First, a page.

I taught a class on lawyers' ethics for a friend of mine at the University of Connecticut Law School the other day. It took a few hours to prepare and an hour and a half to deliver the class. When I finished, my friend noted that now that I was no longer employed by the state, he could buy me a cup of coffee to return the favor. We both laughed, and agreed that he would owe me.
I was thinking of this when I read the most recent of John Lender's articles in The Courant about state employees' children getting $12-an-hour summer jobs with various state agencies and departments. Though there was no rule against this, and it was pretty hard to imagine any corruption in the process, the story left me with a nagging sense that something was wrong.
Maybe it was just my over-sensitive antennae, having worked for more than seven years in the Judicial Branch where a strict, zero-dollar, "no cookies" policy forbid employees from taking or giving anything of value from or to anyone doing business with the branch, including lawyers and the members of their families. Granted, as the chief enforcer of lawyer ethics, I had to be very strict, but as I weighed the policy, it made a lot of sense.
Consider my late father, who supplemented his Social Security income by delivering sandwiches to doctors' offices for drug companies. I asked him how likely he thought it was that a doctor would prescribe one drug over another just because he and his staff had gotten a free lunch from a drug representative. He replied that it must work because he was delivering a lot of sandwiches. "These drug companies don't spend money without knowing that they get a return," he said.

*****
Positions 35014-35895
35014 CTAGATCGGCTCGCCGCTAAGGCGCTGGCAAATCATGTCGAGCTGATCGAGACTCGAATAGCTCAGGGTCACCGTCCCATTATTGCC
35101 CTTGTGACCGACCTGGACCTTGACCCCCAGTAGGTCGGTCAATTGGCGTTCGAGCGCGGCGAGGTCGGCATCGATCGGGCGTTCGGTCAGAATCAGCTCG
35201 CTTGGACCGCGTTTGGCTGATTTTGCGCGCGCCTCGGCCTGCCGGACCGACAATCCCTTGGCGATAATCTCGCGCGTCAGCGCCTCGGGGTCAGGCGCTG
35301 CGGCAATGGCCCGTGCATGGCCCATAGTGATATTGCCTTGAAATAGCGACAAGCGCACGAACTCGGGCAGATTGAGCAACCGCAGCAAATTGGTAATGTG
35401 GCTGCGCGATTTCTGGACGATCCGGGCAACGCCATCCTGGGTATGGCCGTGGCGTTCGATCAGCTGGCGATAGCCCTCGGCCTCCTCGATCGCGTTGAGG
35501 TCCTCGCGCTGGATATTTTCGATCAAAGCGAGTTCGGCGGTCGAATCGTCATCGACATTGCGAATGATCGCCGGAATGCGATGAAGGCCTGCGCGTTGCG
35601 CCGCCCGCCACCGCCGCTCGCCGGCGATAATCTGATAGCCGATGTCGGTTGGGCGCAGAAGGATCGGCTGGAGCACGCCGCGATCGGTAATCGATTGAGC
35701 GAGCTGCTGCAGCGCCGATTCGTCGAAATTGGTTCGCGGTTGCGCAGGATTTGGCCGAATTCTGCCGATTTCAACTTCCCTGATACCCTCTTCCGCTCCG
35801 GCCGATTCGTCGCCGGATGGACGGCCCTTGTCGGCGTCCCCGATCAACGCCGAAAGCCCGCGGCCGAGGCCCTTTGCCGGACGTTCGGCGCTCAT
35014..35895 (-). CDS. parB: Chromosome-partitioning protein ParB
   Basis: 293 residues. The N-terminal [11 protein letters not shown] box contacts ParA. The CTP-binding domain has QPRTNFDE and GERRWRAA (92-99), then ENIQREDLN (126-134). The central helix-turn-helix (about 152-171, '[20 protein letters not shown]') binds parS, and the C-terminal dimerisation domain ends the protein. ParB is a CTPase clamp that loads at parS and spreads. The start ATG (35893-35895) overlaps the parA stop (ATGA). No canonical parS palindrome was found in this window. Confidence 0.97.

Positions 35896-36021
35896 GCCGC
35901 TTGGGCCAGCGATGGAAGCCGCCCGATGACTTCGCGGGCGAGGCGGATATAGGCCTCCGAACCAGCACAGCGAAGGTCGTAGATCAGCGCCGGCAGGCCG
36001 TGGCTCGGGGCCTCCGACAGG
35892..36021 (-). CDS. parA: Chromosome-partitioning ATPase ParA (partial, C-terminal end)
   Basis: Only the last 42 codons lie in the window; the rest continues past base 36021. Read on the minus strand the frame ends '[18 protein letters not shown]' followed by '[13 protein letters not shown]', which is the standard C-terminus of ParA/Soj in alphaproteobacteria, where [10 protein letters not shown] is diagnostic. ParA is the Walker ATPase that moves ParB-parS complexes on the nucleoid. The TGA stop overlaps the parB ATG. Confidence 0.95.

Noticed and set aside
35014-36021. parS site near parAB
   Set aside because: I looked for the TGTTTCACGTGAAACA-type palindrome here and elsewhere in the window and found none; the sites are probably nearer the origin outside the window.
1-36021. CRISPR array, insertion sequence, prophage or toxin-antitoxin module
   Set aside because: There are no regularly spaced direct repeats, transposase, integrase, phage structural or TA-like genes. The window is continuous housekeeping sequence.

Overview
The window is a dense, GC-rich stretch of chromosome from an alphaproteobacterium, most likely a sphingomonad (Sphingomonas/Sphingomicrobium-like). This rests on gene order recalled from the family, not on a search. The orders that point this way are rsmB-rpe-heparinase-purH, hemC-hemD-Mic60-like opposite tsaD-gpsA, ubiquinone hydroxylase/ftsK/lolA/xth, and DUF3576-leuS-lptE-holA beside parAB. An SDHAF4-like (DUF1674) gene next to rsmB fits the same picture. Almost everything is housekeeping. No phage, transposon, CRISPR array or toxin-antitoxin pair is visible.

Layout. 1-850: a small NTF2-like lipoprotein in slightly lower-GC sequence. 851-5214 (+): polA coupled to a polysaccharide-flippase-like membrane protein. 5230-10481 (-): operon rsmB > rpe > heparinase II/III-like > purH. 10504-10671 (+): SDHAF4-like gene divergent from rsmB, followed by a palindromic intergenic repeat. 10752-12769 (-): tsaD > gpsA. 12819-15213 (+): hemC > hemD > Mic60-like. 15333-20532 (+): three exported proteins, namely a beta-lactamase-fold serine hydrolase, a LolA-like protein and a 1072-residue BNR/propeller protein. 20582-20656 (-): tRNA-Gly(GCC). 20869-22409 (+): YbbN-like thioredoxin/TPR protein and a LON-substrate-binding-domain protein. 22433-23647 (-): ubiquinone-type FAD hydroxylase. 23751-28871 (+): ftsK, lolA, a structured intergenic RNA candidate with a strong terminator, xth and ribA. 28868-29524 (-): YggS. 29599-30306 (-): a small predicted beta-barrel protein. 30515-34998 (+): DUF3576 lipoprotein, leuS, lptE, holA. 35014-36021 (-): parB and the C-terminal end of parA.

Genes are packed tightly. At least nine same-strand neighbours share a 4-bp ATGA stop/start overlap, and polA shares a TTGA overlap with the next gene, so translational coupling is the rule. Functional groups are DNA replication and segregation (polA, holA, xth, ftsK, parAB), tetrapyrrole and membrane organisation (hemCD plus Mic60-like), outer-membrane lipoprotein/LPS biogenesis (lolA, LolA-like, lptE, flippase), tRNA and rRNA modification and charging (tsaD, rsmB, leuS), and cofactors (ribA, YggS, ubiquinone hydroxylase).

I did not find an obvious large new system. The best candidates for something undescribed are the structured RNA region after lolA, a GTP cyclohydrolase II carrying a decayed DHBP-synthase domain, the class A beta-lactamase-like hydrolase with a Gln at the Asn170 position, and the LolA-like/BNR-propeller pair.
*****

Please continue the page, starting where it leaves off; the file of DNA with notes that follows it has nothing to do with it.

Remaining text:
At a national lawyers' ethics symposium a few years ago, some sociologists and psychologists were discussing research into this very issue. Would small favors likely influence individuals to make choices among equally viable courses of conduct? Although the professionals being studied (doctors) uniformly reacted negatively to such a suggestion, insulted that anyone would think that their judgment might be influenced by trifling gratuities, it turns out that Dad might have been right.
Adding transparency to the process, i.e. disclosing the gratuities, did not help. Actually, it allowed some of those studied to avoid dealing with the troubling nature of their conduct as they felt that since the payments had been disclosed, the moral stain had been erased. Apparently, it is only a sin if it is done in secret. The term one of the speakers applied to this logic was "moral fading." Small, incremental, de minimus instances of immorality eroded the value system of those being studied in a way that larger choices would not. It is easy to reject a large payment (think a bribe), but who would think they could be influenced by a cup of coffee or a sandwich?
In reaction to the disclosure that something like one in 10 of the summer state employees are related to someone employed by the agency where they are working, there is a new policy prohibiting family members from sitting on hiring boards considering the employment of their children. Although this seems a rational and reasonable remedy, I don't think it solves the problem.
Yes, the amounts made by these young folks is small, and yes, it is unlikely that anyone would act differently because someone gave their kid a summer job, but the problem with small breaches of trust is that they numb us to larger ones. And just because something is not prohibited does not mean that it is right. Little favors can erode public trust just as quickly as big ones. Only more insidiously.
Mark Dubois of Haddam is an lawyer and president-elect of the Connecticut Bar Association.